• Basic Guidelines – The Georgia Baptist Convention outlines 10 basic guidelines to think about for preschool and children’s ministries (plus the church as a whole) here. The North Georgia Conference of the United Methodist Church just released its guidelines for preparing to reopen here, including details about drive-in church.
  • Volunteer Roles – Not all of your volunteers will be able or willing to jump back in right away. If you can, reach out to each one to touch base and have a conversation about how they’re feeling about returning to serve. You’ll also want to set up a time to train your volunteers about the new policies and procedures before returning in-person. In the meantime, how can you encourage your volunteers to be part of the ministry you’re doing digitally?
  • Drop off and pick up – What can you do to minimize traffic for drop off and pick up times? Will you have one person running the digital check-in stations or hand-writing the list so supplies aren’t passed around? Will you allow parents to walk children to their classrooms, or will parents stop at the drop-off area?
  • Cleaning procedures. Depending on the policies in your area, you may need to disinfect as often as every hour, or at the very least in between services. So you might need extra volunteers to help you clean, and you’ll probably need more time in between services to allow surfaces to dry and sterilize.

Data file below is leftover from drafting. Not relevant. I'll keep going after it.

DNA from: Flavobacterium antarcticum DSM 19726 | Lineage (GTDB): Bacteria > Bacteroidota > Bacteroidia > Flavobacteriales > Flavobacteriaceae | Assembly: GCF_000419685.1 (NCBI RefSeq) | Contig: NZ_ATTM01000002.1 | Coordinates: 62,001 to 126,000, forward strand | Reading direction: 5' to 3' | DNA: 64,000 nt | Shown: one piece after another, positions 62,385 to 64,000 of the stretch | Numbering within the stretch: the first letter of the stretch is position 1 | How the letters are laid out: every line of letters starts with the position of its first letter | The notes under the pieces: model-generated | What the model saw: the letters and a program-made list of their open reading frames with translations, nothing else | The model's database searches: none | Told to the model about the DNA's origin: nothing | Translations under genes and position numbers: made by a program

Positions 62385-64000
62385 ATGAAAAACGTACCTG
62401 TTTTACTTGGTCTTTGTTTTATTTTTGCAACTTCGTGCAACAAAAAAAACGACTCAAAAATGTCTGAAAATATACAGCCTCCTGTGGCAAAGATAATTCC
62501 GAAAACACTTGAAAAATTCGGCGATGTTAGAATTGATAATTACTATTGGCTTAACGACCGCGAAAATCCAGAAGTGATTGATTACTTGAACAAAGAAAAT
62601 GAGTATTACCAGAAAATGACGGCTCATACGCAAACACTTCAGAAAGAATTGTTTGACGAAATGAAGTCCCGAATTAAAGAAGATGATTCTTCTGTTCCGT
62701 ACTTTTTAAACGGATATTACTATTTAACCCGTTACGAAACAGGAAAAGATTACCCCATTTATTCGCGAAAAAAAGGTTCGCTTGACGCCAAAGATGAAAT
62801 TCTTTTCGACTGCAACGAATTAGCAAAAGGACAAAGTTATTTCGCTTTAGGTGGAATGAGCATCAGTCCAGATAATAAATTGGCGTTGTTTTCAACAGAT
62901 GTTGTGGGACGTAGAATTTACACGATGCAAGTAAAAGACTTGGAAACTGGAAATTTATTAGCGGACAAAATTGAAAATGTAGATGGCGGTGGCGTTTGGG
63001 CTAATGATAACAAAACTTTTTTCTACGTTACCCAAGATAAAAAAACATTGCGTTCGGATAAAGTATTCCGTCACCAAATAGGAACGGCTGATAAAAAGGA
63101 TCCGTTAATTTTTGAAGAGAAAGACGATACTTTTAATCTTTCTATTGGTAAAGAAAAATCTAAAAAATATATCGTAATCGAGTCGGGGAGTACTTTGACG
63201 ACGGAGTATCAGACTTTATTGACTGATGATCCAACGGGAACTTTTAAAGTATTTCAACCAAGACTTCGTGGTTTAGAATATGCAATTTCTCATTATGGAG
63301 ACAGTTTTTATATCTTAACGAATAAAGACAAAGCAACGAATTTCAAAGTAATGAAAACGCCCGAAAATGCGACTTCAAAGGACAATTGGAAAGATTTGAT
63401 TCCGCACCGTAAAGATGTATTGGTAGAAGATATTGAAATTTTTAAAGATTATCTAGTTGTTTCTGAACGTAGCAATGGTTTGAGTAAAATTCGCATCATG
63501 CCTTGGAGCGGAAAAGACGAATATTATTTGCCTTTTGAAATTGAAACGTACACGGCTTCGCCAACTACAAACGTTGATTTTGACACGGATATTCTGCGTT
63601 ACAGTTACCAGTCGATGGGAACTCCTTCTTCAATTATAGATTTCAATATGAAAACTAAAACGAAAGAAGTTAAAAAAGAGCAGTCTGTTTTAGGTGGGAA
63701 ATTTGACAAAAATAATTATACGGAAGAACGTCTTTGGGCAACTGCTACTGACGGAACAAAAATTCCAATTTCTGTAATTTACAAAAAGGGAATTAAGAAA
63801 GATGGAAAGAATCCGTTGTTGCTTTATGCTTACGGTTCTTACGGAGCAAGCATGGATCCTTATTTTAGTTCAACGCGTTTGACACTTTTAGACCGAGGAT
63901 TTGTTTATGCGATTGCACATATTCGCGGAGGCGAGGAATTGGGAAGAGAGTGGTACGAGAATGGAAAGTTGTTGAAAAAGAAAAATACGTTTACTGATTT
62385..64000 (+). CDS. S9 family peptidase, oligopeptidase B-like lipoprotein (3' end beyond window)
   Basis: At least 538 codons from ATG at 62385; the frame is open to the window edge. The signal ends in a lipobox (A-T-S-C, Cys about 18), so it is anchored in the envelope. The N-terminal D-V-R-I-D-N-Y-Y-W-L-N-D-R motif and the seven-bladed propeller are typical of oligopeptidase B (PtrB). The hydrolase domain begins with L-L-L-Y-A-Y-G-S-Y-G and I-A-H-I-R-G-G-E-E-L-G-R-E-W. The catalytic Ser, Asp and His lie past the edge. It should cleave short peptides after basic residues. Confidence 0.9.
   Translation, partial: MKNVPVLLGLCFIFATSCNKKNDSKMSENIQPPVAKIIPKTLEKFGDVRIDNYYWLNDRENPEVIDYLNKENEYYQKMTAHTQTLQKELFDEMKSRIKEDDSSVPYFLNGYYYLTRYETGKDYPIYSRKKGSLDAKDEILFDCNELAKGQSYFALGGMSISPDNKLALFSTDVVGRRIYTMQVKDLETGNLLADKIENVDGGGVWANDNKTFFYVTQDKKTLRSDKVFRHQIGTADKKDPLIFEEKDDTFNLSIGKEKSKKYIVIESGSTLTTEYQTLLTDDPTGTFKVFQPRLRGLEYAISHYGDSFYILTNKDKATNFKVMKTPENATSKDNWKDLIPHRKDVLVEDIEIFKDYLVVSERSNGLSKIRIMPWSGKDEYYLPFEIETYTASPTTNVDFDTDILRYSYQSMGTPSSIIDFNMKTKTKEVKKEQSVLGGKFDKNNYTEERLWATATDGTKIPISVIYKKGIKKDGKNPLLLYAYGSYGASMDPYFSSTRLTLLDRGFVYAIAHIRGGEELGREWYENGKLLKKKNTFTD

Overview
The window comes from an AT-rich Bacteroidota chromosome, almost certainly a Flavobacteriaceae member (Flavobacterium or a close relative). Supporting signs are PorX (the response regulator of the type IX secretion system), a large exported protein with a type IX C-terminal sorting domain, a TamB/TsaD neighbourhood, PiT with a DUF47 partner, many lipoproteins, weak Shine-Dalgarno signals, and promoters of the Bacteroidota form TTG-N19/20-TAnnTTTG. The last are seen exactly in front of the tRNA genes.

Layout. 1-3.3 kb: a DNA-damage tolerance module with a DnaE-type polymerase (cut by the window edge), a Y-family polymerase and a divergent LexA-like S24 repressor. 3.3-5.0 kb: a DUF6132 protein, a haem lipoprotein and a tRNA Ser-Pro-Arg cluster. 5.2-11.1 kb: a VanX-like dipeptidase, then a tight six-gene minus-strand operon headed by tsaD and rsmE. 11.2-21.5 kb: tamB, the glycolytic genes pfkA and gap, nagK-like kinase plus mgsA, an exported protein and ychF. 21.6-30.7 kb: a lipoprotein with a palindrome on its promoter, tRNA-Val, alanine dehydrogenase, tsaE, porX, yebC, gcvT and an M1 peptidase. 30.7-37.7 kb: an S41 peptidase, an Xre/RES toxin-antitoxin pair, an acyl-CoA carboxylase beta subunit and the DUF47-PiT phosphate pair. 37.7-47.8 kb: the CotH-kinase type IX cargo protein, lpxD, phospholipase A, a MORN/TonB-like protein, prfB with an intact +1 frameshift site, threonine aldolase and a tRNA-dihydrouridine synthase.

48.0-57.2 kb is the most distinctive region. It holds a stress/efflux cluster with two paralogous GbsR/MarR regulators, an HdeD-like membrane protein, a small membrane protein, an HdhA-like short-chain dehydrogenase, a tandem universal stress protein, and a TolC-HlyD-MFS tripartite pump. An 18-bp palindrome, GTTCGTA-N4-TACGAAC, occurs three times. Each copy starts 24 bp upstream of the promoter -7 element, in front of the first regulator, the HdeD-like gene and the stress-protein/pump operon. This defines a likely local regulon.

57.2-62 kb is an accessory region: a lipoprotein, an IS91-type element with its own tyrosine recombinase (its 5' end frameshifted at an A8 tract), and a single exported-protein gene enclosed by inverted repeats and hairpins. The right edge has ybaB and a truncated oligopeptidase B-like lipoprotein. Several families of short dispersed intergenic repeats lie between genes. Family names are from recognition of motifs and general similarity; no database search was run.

• Challenge your team to think through and discuss these 24 questions before reopening your doors.

Go slow. The first Sunday your church is open might not be the best Sunday for your children’s ministry to reopen too. Consider keeping all children’s ministries closed for a couple of weeks, then slowly re-introducing different age levels at different times. Shannon Rains, a children’s ministry professor at Lubbock Christian University, suggests that the child’s age matters regarding when they can return to a ministry classroom. See those details & her 9 other steps for reopening your children’s ministry here.

Be creative. We’ve all been waiting for things to go “back to normal” but let’s be honest, normal has now been changed forever. Reduced seating? Additional service times? Parking lot or drive-by services? Intergenerational family services? Reopening will look different for every church, but you’ll have to be creative in how you do it no matter what approach you take.